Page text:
Implementing an account-based marketing strategy is no easy feat. But once it’s launched, life becomes a lot easier, right? Wrong.
There are several challenges that spring up when scaling an ABM strategy—transitioning it from a shiny new toy to a full and effective marketing strategy.
One of the biggest challenges is creating true alignment between Marketing and Sales. While marketing is in the name, Sales (and even Customer Success) plays a big role in executing an effective ABM strategy, too.
To seek some answers for how to overcome misalignment between departments, we went to Dave Rigotti, VP of Marketing at Bizible, for some input. He spoke on this topic in a webinar with the ABM Leadership Alliance that covered six major challenges with scaling ABM. See what his key to overcoming internal alignment issues is below the video of the webinar.
His answers have been lightly edited for clarity.
What’s the root cause of misalignment between Marketing and Sales when it comes to ABM?
ABM is not just a marketing activity, it’s really a company activity. I’ve been a part of companies that have fantastic alignment and companies that, frankly, have terrible alignment to the point where Sales and Marketing don’t talk to each other. There was a mediator that you had to go through. It was pretty ridiculous. What I have uncovered is that a lot of this stems from metrics. The goals of each of the teams. In all organizations, or most organizations, Sales is focused on revenue. That’s the only thing they care about and that’s how they are goaled and compensated.
On the other hand, a lot of marketing teams are focused on marketing qualified leads, or maybe opportunities, so they are incentivized to drive a lot of demand, but not necessarily a lot of revenue growth like the sales team. Aligning these two teams isn’t just great for culture—although that’s a really strong benefit—this is great for business growth and a must-have for any organization doing ABM.
What are the steps marketers should take to solve this misalignment?
Creating alignment with ABM analytics is pretty straightforward. Step 1 is to think about your goals and incentives for your marketing team. I strongly feel that this should be revenue. Marketing should be driving revenue and should be compensated on company revenue. You can take this even further and include churn and upsells if you’re doing customer marketing and really align not only Marketing and Sales, but add Success into the equation as well.
And the reason for revenue as the key metric is that’s what Sales cares about. Engagement or other top of the funnel metrics that you may be used to as metrics for ABM are leading indicators, like the MQL, just in the ABM world.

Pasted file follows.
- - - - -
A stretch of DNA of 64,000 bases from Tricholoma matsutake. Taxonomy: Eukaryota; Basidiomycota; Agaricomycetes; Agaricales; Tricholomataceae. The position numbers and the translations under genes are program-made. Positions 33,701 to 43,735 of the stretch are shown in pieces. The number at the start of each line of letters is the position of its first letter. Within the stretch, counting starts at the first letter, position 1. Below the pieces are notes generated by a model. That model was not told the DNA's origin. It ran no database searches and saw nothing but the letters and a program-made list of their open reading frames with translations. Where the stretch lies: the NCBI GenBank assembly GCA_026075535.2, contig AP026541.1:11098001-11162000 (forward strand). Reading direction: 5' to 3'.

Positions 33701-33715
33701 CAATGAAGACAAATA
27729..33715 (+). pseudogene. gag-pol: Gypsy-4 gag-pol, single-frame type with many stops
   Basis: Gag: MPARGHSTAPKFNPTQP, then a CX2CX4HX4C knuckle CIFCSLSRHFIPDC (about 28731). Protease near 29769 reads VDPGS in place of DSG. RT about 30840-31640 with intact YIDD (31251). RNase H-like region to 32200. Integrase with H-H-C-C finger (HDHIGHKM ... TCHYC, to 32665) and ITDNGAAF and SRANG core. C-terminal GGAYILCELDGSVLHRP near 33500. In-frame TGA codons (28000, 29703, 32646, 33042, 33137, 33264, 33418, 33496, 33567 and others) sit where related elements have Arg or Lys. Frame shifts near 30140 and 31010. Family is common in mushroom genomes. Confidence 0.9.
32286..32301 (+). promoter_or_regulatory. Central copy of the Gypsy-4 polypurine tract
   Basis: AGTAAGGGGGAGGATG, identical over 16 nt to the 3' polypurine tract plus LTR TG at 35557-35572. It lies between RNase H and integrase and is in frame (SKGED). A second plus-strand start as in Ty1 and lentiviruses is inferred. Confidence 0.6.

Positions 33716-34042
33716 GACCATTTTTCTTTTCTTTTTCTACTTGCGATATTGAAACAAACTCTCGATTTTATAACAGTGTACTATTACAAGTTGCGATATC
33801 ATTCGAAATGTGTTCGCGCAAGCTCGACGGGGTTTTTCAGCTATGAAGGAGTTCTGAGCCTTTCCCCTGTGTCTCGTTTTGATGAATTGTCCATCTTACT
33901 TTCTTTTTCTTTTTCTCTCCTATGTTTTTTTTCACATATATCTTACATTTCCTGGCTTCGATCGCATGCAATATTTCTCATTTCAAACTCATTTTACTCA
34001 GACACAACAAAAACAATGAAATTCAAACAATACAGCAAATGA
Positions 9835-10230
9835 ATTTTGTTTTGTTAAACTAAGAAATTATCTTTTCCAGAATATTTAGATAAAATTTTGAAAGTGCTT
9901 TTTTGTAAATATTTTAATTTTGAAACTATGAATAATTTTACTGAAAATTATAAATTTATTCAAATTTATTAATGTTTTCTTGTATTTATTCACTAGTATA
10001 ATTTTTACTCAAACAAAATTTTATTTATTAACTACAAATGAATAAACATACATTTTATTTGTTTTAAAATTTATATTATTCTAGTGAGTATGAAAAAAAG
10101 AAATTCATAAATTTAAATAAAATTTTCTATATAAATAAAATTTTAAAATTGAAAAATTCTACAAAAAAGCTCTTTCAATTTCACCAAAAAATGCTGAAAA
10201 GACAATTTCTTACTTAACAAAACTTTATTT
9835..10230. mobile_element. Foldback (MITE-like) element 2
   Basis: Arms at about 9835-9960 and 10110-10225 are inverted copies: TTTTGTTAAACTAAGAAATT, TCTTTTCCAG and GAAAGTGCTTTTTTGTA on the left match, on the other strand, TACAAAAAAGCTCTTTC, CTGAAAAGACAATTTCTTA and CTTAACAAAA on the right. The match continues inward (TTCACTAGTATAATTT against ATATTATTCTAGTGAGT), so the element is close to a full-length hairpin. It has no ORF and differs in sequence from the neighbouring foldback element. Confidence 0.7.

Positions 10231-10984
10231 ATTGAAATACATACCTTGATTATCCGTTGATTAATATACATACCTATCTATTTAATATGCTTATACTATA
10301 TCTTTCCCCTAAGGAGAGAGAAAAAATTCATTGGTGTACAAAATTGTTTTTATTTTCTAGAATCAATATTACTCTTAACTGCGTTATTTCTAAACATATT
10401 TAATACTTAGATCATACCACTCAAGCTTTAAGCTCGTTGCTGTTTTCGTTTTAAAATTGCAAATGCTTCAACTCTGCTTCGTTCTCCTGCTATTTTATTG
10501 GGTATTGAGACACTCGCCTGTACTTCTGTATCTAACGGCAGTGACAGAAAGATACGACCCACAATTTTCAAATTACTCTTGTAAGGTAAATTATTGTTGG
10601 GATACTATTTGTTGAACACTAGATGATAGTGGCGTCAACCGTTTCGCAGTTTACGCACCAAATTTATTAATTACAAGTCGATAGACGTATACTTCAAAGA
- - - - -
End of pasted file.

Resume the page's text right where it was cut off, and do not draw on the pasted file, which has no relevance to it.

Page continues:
Aligning marketing to revenue is step 1.
Step 2 consists of three things. First, tracking all of the marketing touches—I call this “all journey.” Make sure you understand all of the journey and make sure you include the non-traditional channels in your measurement. A great example of this is mailers. A lot of the systems that were built a few years ago weren’t built to handle mailers as a channel. This is the “all channels” point of measurement. And then account-based tracking. If you’re selling to accounts, you need to measure everyone that is involved in the deal, so “all buyers.”
All journey, all channels, all buyers.
Here are two examples:
Both of these are tracking multiple buyers, but the first one is tracking only to the opportunity. The second is tracking all the marketing touches all the way to revenue, including all the channels.
Audit your buyer’s journey, audit your marketing measurement, and look at how you are applying marketing touches to your performance goals. You want to look like the second example—tracking all your buyers, tracking all the marketing touches to revenue, and tracking and understanding insights for all channels.
What are some tangible benefits of overcoming internal alignment issues?
A great example of what happens when you start to think about revenue is that you start to do post-opportunity stage activities. I think the classic example here is field marketing.
For example, we were a part of the ABM Ignite road show last fall, which was put on by the ABM Leadership Alliance. A lot of us brought our open opportunities and even some customers.
If a marketing team was goaled to just the number of opportunities that they are generating, often they won’t be involved in sales enablement or really be doing any sales enablement at all, which field marketing is really a core component to.
I think you can take field marketing even further with sales dinners. When I go to sales dinners, I can tell which ones are run by Sales and which are run by Marketing. Generally, the companies that are running them through Sales, the marketing team doesn’t have a revenue metric, they’re goaled on opportunities, so they’re not supporting them in these activities.